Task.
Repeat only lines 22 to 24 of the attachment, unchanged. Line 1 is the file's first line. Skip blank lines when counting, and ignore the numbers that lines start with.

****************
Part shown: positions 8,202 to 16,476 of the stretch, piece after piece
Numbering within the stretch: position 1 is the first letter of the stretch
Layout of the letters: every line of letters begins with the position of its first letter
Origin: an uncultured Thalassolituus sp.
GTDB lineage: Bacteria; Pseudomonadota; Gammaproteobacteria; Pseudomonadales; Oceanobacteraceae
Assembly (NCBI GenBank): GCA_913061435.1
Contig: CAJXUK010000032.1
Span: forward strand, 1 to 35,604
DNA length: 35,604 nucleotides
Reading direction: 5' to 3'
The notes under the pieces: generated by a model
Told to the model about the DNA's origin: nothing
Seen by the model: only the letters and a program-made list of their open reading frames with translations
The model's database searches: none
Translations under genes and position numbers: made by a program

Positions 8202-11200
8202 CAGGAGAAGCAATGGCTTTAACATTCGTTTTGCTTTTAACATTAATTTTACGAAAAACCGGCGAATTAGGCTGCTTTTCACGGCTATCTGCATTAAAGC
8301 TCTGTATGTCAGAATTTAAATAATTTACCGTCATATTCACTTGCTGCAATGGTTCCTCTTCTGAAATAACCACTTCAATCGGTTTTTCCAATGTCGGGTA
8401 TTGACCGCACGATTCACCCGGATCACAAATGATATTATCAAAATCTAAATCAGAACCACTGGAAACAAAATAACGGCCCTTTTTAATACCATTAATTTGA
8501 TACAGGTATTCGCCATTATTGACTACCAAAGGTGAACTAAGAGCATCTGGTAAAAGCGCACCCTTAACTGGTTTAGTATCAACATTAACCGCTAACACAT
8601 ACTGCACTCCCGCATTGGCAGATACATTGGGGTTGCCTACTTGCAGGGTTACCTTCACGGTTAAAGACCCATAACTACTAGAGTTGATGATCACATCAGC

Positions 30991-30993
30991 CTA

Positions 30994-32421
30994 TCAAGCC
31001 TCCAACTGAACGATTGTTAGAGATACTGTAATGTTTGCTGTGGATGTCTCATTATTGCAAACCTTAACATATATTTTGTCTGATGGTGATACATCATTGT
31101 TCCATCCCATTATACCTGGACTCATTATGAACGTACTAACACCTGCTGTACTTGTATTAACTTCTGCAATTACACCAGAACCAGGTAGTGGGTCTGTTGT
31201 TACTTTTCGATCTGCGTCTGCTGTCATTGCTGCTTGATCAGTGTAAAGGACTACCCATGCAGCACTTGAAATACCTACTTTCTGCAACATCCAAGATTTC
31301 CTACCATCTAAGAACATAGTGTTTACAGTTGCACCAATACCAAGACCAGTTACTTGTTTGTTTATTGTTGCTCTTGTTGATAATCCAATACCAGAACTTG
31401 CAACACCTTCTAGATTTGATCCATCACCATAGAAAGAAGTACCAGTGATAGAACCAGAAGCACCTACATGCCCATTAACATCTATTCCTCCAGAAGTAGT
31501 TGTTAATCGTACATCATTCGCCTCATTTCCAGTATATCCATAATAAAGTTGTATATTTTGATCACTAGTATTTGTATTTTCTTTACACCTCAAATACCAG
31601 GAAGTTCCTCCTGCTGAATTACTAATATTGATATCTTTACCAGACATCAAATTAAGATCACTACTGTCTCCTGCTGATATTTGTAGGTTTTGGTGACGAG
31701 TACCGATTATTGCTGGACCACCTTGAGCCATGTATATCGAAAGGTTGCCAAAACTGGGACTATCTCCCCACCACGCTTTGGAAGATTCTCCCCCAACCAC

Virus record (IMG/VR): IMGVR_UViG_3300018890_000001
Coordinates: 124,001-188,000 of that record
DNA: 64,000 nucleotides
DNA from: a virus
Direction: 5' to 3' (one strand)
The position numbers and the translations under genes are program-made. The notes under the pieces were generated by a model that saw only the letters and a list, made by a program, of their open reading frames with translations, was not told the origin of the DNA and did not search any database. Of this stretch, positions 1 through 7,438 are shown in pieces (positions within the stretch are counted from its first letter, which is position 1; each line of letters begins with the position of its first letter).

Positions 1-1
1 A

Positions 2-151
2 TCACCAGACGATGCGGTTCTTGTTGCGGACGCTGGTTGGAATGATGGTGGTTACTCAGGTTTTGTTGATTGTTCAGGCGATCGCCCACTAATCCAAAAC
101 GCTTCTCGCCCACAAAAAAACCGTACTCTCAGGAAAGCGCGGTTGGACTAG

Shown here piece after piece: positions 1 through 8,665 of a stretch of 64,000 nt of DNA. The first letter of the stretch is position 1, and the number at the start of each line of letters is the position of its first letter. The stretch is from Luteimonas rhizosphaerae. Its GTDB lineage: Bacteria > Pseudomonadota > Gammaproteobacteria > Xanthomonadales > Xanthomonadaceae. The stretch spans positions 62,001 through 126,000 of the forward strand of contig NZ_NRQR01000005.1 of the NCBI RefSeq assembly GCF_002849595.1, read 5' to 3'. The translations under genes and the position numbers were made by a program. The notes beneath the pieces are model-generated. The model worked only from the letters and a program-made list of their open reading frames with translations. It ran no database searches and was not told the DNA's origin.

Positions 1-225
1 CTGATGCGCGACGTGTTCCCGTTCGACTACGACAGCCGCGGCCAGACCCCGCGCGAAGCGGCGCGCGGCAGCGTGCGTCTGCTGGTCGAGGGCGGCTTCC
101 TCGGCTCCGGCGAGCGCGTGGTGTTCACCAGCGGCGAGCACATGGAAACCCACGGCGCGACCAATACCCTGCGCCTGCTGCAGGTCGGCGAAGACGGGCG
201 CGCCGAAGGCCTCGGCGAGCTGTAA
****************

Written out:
Positions 30991-30993
30991 CTA

Positions 30994-32421